Road tripping. Day tripping. I’ve always found any kind of driving holiday to be the best way to see Europe. No other form of travel is more convenient, giving you unlimited freedom to travel when and where you please.
Train travel is great. There are some incredible train journeys around Europe but making spontaneous stops isn’t quite so easy and of course trains don’t go everywhere. Buses on the other hand cover almost every part of the continent but they can be slow, tedious, dirty and generally uncomfortable. Flying around Europe is fine if you want to visit big cities but not much more. For me, driving always wins out.
Which Hire Car Company?
Back when I lived in Paris, before I got my own car, I used to hire a car 3 or 4 times per year either for short trips around Paris or longer road trips in Europe. I’ve tried Hertz, Europcar, Sixt and a few independents but 9 out of 10 times I would hire a car with Hertz. The cars they offer, the ease of renting, unlimited kilometres, full insurance options, and the customer service is generally way better than the others and the price is usually reasonable.
I never rented with Avis as they were always much more expensive than other car hire companies. After Hertz, Europcar would be my second choice and you can sometimes get a good deal with them if you’re an Accorhotels member.
Visiting Multiple Countries
Something to be aware of when hiring a car in Western Europe is that you’re sometimes not allowed to drive the car into Eastern Europe or the Balkans. This is particularly true for luxury cars like BMWs and Mercedes. I think it’s an outdated regulation many rental agencies have which I’m sure will change in the future but for now be sure to read the rental fine print carefully if you plan to travel outside of the country of hire.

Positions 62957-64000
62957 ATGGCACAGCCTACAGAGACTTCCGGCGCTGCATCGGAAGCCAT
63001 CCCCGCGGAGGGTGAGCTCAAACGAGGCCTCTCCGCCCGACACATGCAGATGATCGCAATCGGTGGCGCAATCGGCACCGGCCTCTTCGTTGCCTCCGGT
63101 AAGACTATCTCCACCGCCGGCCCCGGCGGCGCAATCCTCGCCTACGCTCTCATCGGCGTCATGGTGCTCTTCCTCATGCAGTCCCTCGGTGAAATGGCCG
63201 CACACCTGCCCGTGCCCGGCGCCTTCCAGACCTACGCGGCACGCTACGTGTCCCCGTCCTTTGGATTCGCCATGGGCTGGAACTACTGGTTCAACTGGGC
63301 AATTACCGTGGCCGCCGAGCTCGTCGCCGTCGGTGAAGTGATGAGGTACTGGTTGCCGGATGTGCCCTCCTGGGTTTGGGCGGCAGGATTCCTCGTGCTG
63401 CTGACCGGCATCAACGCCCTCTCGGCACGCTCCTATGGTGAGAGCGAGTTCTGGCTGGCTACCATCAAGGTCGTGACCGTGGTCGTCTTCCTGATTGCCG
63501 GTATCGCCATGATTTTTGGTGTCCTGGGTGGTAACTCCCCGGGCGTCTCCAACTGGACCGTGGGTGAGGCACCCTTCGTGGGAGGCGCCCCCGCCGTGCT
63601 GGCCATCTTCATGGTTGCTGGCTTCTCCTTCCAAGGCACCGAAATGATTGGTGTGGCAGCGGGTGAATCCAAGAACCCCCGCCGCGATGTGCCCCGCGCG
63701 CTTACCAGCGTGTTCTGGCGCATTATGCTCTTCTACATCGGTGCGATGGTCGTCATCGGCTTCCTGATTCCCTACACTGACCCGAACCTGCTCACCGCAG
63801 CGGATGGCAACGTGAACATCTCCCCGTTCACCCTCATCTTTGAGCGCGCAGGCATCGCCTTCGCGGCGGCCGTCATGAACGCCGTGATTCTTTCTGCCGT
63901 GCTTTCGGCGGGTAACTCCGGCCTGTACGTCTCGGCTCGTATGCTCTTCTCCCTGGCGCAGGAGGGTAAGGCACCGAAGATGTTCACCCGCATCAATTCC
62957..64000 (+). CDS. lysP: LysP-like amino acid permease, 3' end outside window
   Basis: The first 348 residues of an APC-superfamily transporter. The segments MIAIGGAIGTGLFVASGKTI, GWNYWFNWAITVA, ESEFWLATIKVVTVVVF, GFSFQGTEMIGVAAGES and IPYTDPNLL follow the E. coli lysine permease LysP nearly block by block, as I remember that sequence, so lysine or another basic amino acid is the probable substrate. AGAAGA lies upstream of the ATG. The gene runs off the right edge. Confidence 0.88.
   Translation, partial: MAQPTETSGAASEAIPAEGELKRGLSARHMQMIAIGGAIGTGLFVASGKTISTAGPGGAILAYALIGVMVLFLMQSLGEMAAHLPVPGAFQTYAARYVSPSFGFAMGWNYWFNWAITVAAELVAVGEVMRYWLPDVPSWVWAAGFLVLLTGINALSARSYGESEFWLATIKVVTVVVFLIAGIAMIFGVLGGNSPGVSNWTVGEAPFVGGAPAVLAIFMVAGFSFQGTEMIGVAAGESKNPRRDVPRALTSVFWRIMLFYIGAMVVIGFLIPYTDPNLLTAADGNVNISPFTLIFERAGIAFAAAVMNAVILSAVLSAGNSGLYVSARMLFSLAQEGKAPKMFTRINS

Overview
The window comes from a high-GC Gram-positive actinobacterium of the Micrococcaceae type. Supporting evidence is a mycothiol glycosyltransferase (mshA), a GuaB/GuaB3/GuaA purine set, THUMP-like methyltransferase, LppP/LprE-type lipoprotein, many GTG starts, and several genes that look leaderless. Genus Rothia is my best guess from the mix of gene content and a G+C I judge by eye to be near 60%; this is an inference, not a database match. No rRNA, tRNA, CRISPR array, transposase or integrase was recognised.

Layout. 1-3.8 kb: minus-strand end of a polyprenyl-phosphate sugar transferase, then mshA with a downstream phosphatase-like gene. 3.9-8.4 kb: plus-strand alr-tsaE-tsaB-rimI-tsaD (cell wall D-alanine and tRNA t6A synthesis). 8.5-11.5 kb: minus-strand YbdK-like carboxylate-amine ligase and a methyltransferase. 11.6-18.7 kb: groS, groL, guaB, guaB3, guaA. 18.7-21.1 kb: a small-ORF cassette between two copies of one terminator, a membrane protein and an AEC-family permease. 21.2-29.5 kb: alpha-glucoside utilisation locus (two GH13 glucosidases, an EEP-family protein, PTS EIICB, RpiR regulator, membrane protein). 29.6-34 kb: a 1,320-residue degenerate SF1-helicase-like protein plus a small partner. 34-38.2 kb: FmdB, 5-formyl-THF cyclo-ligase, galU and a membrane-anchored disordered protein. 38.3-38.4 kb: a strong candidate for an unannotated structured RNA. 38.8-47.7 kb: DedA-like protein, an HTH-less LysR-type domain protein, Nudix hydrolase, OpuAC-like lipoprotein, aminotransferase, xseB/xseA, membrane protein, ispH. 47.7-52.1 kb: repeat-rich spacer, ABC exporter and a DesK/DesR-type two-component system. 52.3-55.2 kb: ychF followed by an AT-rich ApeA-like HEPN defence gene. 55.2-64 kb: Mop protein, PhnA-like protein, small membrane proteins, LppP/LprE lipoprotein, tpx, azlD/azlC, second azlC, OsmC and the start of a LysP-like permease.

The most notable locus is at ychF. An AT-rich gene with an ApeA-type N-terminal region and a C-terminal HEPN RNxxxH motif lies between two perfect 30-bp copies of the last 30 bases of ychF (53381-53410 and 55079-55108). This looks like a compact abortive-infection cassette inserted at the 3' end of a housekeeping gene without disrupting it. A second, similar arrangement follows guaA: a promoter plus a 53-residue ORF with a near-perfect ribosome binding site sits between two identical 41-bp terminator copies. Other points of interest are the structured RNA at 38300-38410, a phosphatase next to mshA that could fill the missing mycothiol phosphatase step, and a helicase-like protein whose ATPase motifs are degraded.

When road tripping around Europe I like to plan a round trip, doing a loop of different cities and countries. It’s usually more practical to start and finish at the same destination and it’s always cheaper. One-way rentals can be outrageously expensive, especially if you plan on leaving the car in a different country.
To Pay For Excess Reduction or Not?
For short trips I always pay extra insurance to waive the excess (deductible) to have peace of mind when driving. It’s not that I expect to have an accident but other drivers can be careless and it’s not uncommon to return to your parked car to find a small ding. For longer rentals I usually skip the added insurance and hope for the best.
Tolls and Vignettes
Don’t forget that in many European countries you need to pay a toll to drive on the motorways. This toll is usually paid at toll booths or with a vignette sticker which you place on your windscreen and a couple of countries require an electronic device to pay the toll. Read this to find out the requirements for each country.
It’s easy to book online if you know when you are going to be travelling and it’s usually cheaper than booking the car when you arrive at the airport or train station.